Keep in mind that cosleeping babies don’t need to be as bundled as solitary-sleeping ones. To keep a cosleeping baby warm, we found that in the summer only a t-shirt and diaper were necessary. In the winter, we go with a long-sleeve close-fitting t-shirt, and long pajama pants now that he’s potty trained. Before that, we just kept him in a diaper or nakey-butt to make nighttime pottying or changing easier on our groggy selves. You can use BabyLegs or similar to keep warm any little legs that regularly kick the blankets off.
Speaking of grogginess, I can’t be bothered with fancy-schmancey nursing nightwear with holes and clasps. Under my opened button-down shirt, I wear a stretchy camisole with shelf bra, the kind you buy in three-packs at Costco. Through experience, I’ve found it’s more comfortable on my shoulder to take down the strap that’s on the bottom arm before I go to sleep so it doesn’t dig in. Then, throughout the night, as Mikko rolls over to nurse, I just slide one or the other breast out the top of the cami’s neckline. Easy as pie! In the days I was leaking, the slight pressure of the cami, plus the dual layers of the shelf bra it contains, was enough to contain most breastmilk leakage.
Pants for the mother are optional. I just had to say it. I do tuck any drawstrings into the waistband, so that they’re not a choking hazard.
Here’s something you can’t really see from the picture, but we have a king-size mattress set directly on the floor, no boxspring or bedframe. Behind my back, I have this awesome foam bed rail from gobedbug.com. Because it goes underneath the fitted bottom sheet, I feel it’s safer than a traditional bed rail because there are no gaps for a baby to roll against and perhaps get caught in and suffocate. I put that at the foot of the trunk behind my back to afford a little more roll-off protection on that side.
However, from the time I got down side-lying nursing, I’ve kept Mikko comfortably ensconced between Sam and me in the middle, so there’s no rolling off to contend with. For absolute safety, I’ve heard not to let babies sleep next to partners, other non-mama adults (babysitters, grandparents, etc.), or other children; while I agree with keeping fragile babies separate from toddlers who sleep like butterflies, I think the decision on whether your partner is a safe cosleeping companion is something the two of you have to consider for yourselves. My father, for instance, routinely acts out violence in his sleep (there are many mostly funny family stories about his sleepwalking exploits); I would never recommend that a non-mother who sleepwalks, acts out dreams, or rolls around vigorously be placed next to a vulnerable baby. (Breastfeeding mothers, on the other hand, have protective instincts activated through breastfeeding and can cosleep safely, assuming they’re not under the influence of any arousal-affecting drugs or medications.)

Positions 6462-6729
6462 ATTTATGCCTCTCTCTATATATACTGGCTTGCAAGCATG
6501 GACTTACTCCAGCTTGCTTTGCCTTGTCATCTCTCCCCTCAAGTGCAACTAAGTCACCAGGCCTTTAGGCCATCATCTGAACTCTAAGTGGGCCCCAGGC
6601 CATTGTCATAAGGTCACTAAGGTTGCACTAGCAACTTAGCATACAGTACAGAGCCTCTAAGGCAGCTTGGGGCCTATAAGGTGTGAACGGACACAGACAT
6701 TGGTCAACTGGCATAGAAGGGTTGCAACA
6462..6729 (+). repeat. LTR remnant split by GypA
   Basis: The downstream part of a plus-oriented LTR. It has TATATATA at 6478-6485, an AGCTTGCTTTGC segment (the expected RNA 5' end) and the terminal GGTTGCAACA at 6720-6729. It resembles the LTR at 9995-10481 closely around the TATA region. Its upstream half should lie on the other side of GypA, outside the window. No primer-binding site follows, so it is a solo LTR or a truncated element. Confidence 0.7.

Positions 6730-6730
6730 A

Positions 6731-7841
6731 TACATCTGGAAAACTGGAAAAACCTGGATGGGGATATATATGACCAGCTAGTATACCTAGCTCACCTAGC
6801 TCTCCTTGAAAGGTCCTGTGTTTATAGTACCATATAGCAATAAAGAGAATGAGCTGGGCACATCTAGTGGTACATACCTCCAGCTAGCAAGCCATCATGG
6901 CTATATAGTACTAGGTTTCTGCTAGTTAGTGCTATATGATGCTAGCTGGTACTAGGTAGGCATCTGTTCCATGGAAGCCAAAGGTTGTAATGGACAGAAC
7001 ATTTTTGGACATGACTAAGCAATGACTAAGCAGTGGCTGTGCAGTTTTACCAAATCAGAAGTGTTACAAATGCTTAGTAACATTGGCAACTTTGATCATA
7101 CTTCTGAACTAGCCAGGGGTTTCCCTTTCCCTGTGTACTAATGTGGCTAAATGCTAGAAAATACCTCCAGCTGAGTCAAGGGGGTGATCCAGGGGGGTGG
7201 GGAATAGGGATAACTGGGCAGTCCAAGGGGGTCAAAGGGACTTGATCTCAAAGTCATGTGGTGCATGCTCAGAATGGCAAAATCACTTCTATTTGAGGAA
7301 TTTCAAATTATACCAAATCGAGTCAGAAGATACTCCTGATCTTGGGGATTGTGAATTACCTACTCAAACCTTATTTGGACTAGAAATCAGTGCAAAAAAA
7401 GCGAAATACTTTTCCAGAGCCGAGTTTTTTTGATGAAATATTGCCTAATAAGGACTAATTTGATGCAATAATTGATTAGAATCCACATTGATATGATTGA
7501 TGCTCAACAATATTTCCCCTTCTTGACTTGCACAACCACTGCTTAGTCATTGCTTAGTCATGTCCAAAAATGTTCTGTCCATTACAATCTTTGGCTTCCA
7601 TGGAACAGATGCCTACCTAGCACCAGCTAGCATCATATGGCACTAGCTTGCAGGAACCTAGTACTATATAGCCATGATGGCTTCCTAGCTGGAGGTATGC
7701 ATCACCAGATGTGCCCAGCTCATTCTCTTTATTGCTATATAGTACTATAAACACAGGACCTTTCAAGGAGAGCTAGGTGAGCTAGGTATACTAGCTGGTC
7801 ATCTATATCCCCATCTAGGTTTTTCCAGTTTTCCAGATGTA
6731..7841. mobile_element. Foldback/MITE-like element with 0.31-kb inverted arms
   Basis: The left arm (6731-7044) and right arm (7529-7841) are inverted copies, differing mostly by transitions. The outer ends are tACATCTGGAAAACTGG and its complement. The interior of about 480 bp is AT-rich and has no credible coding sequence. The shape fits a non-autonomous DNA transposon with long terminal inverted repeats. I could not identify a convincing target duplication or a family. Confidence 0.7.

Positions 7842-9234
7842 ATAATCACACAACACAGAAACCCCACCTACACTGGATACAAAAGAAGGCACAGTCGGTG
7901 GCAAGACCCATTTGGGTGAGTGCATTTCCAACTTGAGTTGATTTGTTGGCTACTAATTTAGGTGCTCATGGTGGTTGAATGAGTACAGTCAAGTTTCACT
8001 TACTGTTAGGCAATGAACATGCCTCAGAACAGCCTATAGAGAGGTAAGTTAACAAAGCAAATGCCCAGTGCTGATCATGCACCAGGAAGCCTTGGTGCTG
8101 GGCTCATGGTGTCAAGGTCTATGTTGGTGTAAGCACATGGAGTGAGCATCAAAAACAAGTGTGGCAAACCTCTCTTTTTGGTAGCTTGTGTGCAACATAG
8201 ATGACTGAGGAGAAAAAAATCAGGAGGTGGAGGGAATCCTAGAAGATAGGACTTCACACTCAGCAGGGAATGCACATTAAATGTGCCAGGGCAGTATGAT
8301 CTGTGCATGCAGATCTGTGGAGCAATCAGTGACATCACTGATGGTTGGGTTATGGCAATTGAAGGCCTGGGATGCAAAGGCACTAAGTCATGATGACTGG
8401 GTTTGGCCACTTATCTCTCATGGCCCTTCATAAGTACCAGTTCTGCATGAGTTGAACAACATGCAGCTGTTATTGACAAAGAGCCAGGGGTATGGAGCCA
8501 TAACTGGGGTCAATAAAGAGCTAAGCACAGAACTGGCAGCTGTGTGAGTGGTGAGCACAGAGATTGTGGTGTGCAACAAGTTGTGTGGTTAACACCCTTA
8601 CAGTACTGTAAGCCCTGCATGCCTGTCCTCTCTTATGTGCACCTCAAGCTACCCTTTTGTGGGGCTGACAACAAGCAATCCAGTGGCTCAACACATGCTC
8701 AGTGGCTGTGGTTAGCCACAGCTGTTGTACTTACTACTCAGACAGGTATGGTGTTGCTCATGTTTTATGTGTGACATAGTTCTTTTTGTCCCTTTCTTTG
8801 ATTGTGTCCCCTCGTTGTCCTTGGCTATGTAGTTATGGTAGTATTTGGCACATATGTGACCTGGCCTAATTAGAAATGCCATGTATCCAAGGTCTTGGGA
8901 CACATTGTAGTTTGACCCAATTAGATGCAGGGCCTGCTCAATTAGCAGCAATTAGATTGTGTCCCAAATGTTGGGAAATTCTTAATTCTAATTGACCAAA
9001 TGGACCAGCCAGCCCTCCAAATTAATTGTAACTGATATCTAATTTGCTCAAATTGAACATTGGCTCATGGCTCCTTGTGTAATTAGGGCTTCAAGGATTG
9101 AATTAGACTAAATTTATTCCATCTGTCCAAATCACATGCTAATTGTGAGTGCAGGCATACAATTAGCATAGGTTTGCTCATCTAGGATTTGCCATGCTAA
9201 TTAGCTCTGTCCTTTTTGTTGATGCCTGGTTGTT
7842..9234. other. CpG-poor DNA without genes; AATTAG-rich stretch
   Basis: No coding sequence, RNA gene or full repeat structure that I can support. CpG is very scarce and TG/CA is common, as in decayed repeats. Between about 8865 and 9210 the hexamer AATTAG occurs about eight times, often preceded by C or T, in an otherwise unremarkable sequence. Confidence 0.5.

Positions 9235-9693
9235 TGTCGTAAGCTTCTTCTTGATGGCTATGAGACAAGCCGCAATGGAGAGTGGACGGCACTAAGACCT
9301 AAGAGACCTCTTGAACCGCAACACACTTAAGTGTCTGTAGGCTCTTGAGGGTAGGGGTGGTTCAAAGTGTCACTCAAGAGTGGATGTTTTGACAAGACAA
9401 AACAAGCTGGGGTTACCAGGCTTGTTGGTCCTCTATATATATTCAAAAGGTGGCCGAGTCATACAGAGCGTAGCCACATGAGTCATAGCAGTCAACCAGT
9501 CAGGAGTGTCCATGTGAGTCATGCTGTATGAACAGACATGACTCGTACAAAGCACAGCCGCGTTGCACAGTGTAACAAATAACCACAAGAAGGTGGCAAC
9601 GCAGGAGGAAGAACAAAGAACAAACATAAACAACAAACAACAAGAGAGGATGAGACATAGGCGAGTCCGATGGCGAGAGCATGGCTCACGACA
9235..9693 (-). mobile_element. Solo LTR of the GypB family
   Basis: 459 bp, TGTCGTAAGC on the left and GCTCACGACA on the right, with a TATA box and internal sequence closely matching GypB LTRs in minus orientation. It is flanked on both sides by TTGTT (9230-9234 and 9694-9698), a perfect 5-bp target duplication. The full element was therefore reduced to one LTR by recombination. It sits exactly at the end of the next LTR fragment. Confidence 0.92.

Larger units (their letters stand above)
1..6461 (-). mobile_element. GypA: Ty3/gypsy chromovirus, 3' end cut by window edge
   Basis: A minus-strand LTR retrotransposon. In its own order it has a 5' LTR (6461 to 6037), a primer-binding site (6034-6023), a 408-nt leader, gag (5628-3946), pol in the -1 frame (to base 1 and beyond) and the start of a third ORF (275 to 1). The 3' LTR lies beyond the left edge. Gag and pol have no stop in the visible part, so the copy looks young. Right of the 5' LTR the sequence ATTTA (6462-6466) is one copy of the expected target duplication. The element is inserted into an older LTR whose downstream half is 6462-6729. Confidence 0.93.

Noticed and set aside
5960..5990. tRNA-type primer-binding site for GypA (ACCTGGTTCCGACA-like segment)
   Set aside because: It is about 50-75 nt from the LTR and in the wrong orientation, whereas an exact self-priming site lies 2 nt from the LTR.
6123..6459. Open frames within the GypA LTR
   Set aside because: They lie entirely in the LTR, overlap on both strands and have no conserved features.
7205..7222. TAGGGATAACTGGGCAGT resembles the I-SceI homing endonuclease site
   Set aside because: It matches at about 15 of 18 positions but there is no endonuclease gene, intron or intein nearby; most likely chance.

With Sam, on the other hand, I had no reason, over our nine years of marriage thus far, to suspect him of nocturnal turbulence. He sleeps on the very far side of the bed and stays there the whole night. (Doesn’t that sound romantic! Truthfully, before cosleeping, we used to snuggle for the first half-hour or so and then part ways to actually sleep.)
To be absolutely certain, we bought the king-size mattress so that there are literally feet of room between us, and Mikko as a baby stayed nice and squished up on my side of the bed. Sam’s pillows and blankets were far away, though I would always make sure of that fact before and during the night.
Another crucial way to ensure safe sleeping with a partner is to make sure your partner is aware of the baby’s presence in bed and takes equal responsibility for the baby’s safety. Don’t bring the baby in while your partner’s asleep, for instance; make sure both of your are conscious of the newborn in bed if your partner is near enough to roll over or fling a blanket that direction.
So that’s what I’ve got! This is the way we’ve been able to cosleep safely. I look forward to redesigning our sleep situation once we add our next newborn to the mix…
Here my 3-year-old decides to “help” me with my tutorial …
… and settles in for a snack.
A big thanks to the patient Sam for being our photographer!
For more on the benefits of cosleeping, read my winning essay on why I love cosleeping so much.
What type of cosleeping or other sleeping arrangements have worked for you? Any tips to share?
In sharing how they do things in their families, authors are not trying to suggest the same choices are right for you. Please consider the safety issues, and take all precautions when considering where your children will sleep. There might be increased risk for babies under six months regardless of how bed sharing is done. In such cases, a separate safe sleeping surface might be a better choice. Statements on this website have not been evaluated by the Food and Drug Administration. Products and/or information are not intended to diagnose, cure, treat, or prevent any disease. Readers are advised to do their own research and make decisions in partnership with their health care provider. If you are pregnant, are nursing, have a medical condition, or are taking any medication, please consult your physician. Nothing you read here should be relied upon to determine dietary changes, a medical diagnosis, or courses of treatment.